Forest Industries Ireland (FII) has called on Minister of State with responsibility for forestry Pippa Hackett to take a major step forward in the next forestry programme and significantly increase financial returns to landowners for planting trees.

The evidence of the last 10 years is that we are not providing sufficient incentives to attract large numbers of farmers and landowners into afforestation, according to FII.

“Planting numbers have fallen to 2,000 hectares, the lowest rate in decades," the organisation claimed.

“This is largely a function of the competing economic returns from alternative land uses and we must now make a step-change in the incentives provided under the Forestry Programme 2023-2027.

“There is conclusive evidence to demonstrate that the current incentives for forestry are not sufficient,” the group said.

Land use change

If the Minister and this Government are not willing to invest heavily in incentivising land use change into forestry (and fix the regulatory system), then they cannot stand over their commitment to climate change, the group claimed.

It has said that Minister for the Environment, Climate and Communications Eamon Ryan and Minister Hackett should be insisting at cabinet that afforestation is given the budget required to make it take off.

They will also have to ensure that the new 2023 forestry schemes are designed and implemented in such a way that they deliver productive and profitable forests for landowners.


“Grants and premiums payable to farmers will have to be increased very significantly to provide a competitive offering in today’s agricultural market.

“Small increases of 10% to 20% will not be sufficient in changing the dynamics and we will need to see much larger increases.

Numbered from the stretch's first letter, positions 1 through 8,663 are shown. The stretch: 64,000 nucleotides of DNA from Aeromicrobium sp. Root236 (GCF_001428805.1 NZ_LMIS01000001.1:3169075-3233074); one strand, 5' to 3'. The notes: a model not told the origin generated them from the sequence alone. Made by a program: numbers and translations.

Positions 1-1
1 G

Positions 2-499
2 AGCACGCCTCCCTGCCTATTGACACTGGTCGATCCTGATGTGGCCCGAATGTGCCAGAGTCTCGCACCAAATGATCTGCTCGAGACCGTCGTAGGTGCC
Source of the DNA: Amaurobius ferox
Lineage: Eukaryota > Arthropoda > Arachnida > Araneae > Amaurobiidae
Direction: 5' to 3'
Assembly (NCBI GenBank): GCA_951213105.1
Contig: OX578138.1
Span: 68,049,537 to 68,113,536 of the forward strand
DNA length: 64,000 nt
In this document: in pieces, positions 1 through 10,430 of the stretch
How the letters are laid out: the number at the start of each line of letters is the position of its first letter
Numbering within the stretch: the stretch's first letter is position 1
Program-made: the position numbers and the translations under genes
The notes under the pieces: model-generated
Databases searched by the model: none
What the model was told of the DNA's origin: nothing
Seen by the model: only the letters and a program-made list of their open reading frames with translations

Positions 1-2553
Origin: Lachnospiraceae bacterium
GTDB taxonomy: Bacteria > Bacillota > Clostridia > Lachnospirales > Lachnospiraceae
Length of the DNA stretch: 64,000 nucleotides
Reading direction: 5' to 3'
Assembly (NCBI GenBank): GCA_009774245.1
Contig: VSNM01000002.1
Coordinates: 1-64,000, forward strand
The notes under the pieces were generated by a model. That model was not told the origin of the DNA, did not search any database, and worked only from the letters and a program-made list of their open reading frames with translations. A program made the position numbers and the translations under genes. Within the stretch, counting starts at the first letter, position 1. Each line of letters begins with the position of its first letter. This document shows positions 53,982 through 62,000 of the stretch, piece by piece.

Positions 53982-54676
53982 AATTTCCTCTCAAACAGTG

“The second factor is the commercial return available from planting forestry and producing a yield of timber.

"We must ensure that we maximise the productive area in new conifer forests and provide supports for the optimum forest management approach to deliver highly productive forests.

It is a challenge that must be met

“Over the past decade, there has been a steady increase in conditions and restrictions and this must be kept under control if we are to maximise timber yields and, thus, incentivise land owners to plant forests in the first instance.

"This commercial return is critically important,” it said.

In the case of native woodlands, FII said Government should seriously consider extending the forestry premiums to help abate the economic cost of a landowner moving their land into an uneconomic land use.

FII director Mark McAuley said increasing annual afforestation to 8,000ha and beyond is a financial and political challenge for the Government.

“However, it is a challenge that must be met if the Government’s carbon targets are to be achieved,” he said.